Vietnam Activists Welcome Myanmar Elections, Yearn For Free Polls

2015-11-10
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Supporters of Aung San Suu Kyi's National League for Democracy gather outside the party's headquarters in Yangon, Myanmar, Nov. 9, 2015.
Supporters of Aung San Suu Kyi's National League for Democracy gather outside the party's headquarters in Yangon, Myanmar, Nov. 9, 2015.
AFP

Activists in Vietnam on Tuesday welcomed Myanmar’s historic general election held over the weekend and what early results suggest will be a landslide victory by the country’s opposition party, but expressed frustration with a lack of democratic reform in their one-party communist nation.

Myanmar’s election on Sunday took place without any major incident and was viewed by observers to be the first free polls in the nation since Aung San Suu Kyi’s opposition National League for Democracy (NLD) party swept the vote in 1990, though the results were ignored by the then-ruling military regime.

As results trickle in from across Myanmar, the country’s Union Election Commission (UEC) said Tuesday that of the 121 reported seats in parliament, the NLD had won 107, with the remainder divided between the ruling Union Solidarity and Development Party (USDP) and a handful of ethnic parties.

The early reports suggest the popular NLD crushed the military-backed ruling party, which conceded defeat a day earlier and has indicated it will hand over power if an opposition victory is confirmed.

Activists in Vietnam on Tuesday marveled at the pace of democratic reform in Myanmar, where President Thein Sein’s quasi-civilian government took power from the former junta less than four years ago following 2010 elections the NLD boycotted amid concerns they were neither free nor fair.

Nguyen Van Dai, a lawyer in Hanoi who had previously been imprisoned for his work on political cases, told RFA’s Vietnamese Service he cried tears of joy when he heard regional neighbor and fellow Association of Southeast Asian Nations (ASEAN) member Myanmar had held a free election that the opposition was likely to win.

“Even though they are less developed than Vietnam and endured a military regime for more than half a century, they fought with perseverance and bravery and now they have reaped the rewards,” he said.

Dai said that the online response to the election by the public in Vietnam has been largely positive, and expressed surprise that official media in the country—where any challenge to the ruling Communist Party is not tolerated—had extensively covered the polls.

“This shows that not only activists, but also the state media, care about this issue,” he said.

Dai said the election has had a “psychological effect” on the people of Vietnam, causing them to wonder why “the people of Myanmar can do this, but not the people of Vietnam?”

“The question will definitely inspire patriotism among people [in Vietnam] and their willingness to fight for democracy,” he said.

“I expect civil societies in Vietnam will learn lessons from Myanmar’s election to help build the strength for our democracy movement, and I believe that one day—not far from now—Vietnam will hold a free election like Myanmar’s.”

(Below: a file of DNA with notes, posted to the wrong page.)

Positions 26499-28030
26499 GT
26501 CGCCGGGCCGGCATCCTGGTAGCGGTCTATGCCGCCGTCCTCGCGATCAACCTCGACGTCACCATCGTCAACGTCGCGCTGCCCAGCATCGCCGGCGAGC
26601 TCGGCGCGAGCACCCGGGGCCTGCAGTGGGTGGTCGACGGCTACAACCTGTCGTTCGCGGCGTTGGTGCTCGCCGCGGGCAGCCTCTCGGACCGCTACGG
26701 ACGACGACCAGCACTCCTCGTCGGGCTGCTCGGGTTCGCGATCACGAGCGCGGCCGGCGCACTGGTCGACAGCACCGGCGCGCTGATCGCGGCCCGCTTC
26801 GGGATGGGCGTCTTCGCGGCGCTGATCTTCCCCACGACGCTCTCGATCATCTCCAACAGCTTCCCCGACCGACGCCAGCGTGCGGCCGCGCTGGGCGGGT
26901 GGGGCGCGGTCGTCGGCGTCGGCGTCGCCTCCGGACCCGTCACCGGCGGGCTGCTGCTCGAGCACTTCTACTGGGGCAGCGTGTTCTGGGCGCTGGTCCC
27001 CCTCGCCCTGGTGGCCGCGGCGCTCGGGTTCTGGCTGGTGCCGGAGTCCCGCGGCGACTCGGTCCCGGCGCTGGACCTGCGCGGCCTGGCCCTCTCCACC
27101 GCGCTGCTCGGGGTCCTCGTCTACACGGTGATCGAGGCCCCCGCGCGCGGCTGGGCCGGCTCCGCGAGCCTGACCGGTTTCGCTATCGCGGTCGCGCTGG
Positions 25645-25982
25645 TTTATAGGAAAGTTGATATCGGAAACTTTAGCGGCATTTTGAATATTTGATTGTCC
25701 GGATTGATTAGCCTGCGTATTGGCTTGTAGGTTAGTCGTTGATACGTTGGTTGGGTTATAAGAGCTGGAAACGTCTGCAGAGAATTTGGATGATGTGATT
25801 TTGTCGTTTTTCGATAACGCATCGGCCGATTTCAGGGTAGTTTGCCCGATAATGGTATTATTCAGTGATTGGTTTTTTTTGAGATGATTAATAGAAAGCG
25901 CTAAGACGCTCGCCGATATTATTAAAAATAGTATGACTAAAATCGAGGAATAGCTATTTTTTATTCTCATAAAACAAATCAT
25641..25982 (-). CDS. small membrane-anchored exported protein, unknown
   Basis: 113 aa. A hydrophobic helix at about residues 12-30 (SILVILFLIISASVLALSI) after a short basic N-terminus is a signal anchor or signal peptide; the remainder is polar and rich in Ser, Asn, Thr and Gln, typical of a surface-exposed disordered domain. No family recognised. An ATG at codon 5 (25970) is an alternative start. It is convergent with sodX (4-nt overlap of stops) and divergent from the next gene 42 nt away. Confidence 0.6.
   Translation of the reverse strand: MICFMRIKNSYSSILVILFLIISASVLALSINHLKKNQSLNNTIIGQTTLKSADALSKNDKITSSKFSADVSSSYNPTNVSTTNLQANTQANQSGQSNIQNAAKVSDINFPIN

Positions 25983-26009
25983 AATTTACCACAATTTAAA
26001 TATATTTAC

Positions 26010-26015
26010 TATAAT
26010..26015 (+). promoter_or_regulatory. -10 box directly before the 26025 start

China influence

Vietnam Women for Human Rights activist Huynh Thuc Vy also welcomed the polls, but was more conservative with a timetable for a similar democratic process occurring in her country.

“I hesitate to give a projection [for a free election in Vietnam] because I think it will take time and requires a lot of effort from activists and the public at large,” she told RFA.

“Myanmar’s military is not like the socialists of Vietnam—they are no longer under the influence of China, while [the leadership of] Vietnam is.”

One party communist China remains Vietnam’s biggest political ally and trading partner, despite the two neighbors having fought a brief border war in 1979 and a recent rise in tensions over territorial rights in the South China Sea.

Tuong Lai, the former director of the Vietnam Institute of Sociology, echoed Vy’s concerns over China’s influence on Vietnam’s political landscape.

Recent efforts by the government of Myanmar to quell clashes with armed ethnic groups along its shared border with China mean that “Thein Sein has escaped Beijing’s influence,” Lai said.

“If they weren’t able to push the pressure aside … Thein Sein would not have done what he did,” he added.

“Among Vietnam’s communist leaders, I know many people feel that it is miserable to follow China … but they are not brave enough [to abandon Beijing] because they are still afraid of [Chinese President] Xi Jinping.”

But Lai said that the people of Vietnam are growing increasingly frustrated with the way their government is running the country and will eventually force political reform if the leadership continues to drag its heels.

“We question whether Vietnam could ever have someone like Aung San Suu Kyi [who can lead us toward democracy], but I see her in all of Vietnam’s 90 million people—in their anger at the despotic regime which let our country down and made it one of the most obsolete in the region,” he said.

“Looking at Myanmar now—the people of Vietnam are inspired by the examples set by Thein Sein and Aung San Suu Kyi and will act on this frustration … Nothing can change that.”

Reported by Hoang Dung and Mac Lam for RFA’s Vietnamese Service. Translated by Viet Ha. Written in English by Joshua Lipes.

CH. 1: MANDARIN | CANTONESE

CH. 2: VIETNAMESE | BURMESE | KOREAN

CH. 3: KHMER | LAO | UYGHUR

CH. 4: TIBETAN

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